I have sensitive teeth - what can I do?

The good news is that effective treatment is available for the pain of sensitive teeth and the early gum disease that is often the underlying causes.

You can take action to end the pain and help stop gum disease in its tracks by:

  • asking your dentist to assess the problem and give you advice/treatment

  • using sensitive toothpastes everyday as you regular toothpaste 

How can I prevent my teeth from becoming sensitive

One in three adults experience sensitive teeth – but you don’t have to be one of them. While some thinning of the tooth enamel and some gum recession are inevitable with age, sensitivity is not. The following guidelines are designed to help you avoid many of the problems that can lead to sensitive teeth. 

Do remember that the tissues in your mouth (even enamel when it becomes thin) are easily damaged so treat them gently

 

Do brush your teeth before meals, to gain the most protective benefit from your toothpastes

 

 

Do rinse your mouth with water after eating or drinking anything that contains sugar or acid

 

 

Do use a soft toothbrush with a small head and rounded bristles

 

Do use a low-abrasivity toothpaste designed for sensitive teeth.

 

Do use only a pea-sized amount of toothpaste

 

Do discuss your diet with your dentist

 

 

Do use sensitive toothpaste for at least 3 weeks before any professional or DIY tooth whitening program

 

Do visit your dentist regularly and seek prompt treatment and advice

Don’t brush too hard along the gum line, or floss too vigorously as you may damage the gums or wear grooves in your enamel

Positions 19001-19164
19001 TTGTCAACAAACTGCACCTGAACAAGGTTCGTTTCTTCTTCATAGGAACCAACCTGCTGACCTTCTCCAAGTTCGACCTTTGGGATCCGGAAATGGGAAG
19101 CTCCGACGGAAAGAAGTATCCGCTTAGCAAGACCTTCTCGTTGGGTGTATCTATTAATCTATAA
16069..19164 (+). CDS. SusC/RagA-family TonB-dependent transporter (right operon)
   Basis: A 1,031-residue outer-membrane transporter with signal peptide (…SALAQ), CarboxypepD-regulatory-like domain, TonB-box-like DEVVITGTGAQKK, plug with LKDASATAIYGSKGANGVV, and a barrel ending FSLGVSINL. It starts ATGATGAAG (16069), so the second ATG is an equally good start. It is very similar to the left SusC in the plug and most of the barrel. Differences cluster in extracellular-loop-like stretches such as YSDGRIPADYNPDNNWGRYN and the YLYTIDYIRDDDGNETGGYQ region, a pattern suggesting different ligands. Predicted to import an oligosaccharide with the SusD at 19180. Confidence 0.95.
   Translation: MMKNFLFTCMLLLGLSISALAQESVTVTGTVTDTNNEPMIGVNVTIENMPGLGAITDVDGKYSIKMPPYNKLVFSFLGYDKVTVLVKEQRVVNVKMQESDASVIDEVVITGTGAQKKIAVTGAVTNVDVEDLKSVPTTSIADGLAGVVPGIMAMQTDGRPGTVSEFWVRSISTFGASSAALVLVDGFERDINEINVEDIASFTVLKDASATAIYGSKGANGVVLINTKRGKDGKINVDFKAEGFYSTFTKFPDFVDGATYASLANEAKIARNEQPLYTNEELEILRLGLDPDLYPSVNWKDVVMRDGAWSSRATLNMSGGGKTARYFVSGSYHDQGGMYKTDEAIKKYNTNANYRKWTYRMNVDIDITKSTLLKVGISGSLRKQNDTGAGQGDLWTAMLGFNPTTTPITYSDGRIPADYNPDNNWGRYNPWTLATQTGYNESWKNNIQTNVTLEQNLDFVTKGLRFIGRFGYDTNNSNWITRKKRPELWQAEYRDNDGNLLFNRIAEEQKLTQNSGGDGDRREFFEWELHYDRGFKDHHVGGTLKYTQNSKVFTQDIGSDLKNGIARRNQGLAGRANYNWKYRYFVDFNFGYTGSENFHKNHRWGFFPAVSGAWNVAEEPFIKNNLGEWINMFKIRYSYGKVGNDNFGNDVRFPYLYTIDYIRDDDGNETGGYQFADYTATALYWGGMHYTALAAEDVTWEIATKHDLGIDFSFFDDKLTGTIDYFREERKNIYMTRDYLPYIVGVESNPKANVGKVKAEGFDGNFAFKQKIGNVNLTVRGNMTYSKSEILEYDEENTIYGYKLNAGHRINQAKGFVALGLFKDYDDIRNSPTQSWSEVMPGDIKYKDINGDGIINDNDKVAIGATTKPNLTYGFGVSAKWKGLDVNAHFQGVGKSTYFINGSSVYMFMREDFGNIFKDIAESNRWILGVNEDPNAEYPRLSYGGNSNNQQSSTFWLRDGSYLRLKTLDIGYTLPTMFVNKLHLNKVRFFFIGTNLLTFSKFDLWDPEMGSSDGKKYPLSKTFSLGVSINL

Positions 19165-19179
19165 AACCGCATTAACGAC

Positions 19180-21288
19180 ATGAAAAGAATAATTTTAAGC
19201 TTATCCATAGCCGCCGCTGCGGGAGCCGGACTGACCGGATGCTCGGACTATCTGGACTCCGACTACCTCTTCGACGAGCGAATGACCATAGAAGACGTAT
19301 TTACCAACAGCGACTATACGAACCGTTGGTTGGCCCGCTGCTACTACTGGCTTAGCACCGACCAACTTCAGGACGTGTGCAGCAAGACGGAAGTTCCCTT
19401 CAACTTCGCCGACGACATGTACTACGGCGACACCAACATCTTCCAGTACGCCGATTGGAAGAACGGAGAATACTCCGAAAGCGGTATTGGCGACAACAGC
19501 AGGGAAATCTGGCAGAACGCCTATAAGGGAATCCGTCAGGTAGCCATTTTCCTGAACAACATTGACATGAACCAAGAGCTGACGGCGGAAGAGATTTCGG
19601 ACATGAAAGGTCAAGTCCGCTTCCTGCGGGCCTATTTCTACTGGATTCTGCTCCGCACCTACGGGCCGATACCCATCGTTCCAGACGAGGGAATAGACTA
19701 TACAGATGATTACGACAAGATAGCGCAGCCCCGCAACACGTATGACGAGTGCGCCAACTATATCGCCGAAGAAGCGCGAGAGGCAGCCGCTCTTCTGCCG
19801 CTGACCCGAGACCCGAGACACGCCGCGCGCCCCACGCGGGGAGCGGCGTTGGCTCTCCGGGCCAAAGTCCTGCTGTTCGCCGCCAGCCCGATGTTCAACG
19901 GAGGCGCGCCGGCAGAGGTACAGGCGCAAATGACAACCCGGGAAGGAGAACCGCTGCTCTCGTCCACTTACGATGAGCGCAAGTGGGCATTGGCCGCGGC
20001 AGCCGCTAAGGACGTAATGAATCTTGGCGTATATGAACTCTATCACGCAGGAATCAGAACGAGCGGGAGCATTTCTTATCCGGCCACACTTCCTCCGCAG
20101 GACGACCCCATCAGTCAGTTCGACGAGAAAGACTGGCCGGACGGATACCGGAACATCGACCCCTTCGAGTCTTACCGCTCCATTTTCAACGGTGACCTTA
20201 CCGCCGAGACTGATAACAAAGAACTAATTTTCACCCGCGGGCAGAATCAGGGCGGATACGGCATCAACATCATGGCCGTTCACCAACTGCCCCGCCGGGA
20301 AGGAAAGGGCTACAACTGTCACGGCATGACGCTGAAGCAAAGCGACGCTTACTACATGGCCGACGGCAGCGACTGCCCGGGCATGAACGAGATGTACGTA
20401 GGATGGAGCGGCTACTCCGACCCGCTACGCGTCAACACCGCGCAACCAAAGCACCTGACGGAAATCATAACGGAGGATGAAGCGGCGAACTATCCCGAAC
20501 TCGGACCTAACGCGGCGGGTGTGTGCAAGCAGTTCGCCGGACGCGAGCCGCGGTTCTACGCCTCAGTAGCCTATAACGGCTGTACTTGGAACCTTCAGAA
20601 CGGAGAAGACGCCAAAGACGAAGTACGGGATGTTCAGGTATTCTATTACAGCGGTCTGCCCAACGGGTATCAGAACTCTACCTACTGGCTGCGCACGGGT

Don’t pick at your gums when using toothpicks as the gums are easily damaged

 

Don’t brush your teeth immediately after meals (especially if your meal has included any acidic food or drinks) as brushing when the mouth is in a ph acidic state can lead to increased enamel loss – always wait at least 30 minutes

 

Don’t eat sugary or acid snacks between meals, or use an acidic mouthwash (<pH5), as having the mouth in prolonged states of acidity increases the possibility of damage to the enamel

 

Don’t use too much toothpaste – you get the required therapy benefits from the recommended amount

 

Don’t use a hard toothbrush as it may lead to excessive enamel wear

 

 

Don’t use a high-abrasivity toothpaste as this may lead to excessive enamel wear

 

Don’t allow sensitivity to determine what you eat. Correct management will allow you to eat all foods

 

Don’t begin any dental whitening program without first discussing it with your dentist. Sensitivity can be one of the side effects of whitening treatment kits

 

 

Don’t leave fractured or chipped teeth unrepaired, or allow yourself to clench or grind your teeth, any exposed dentine as a result of trauma may become sensitive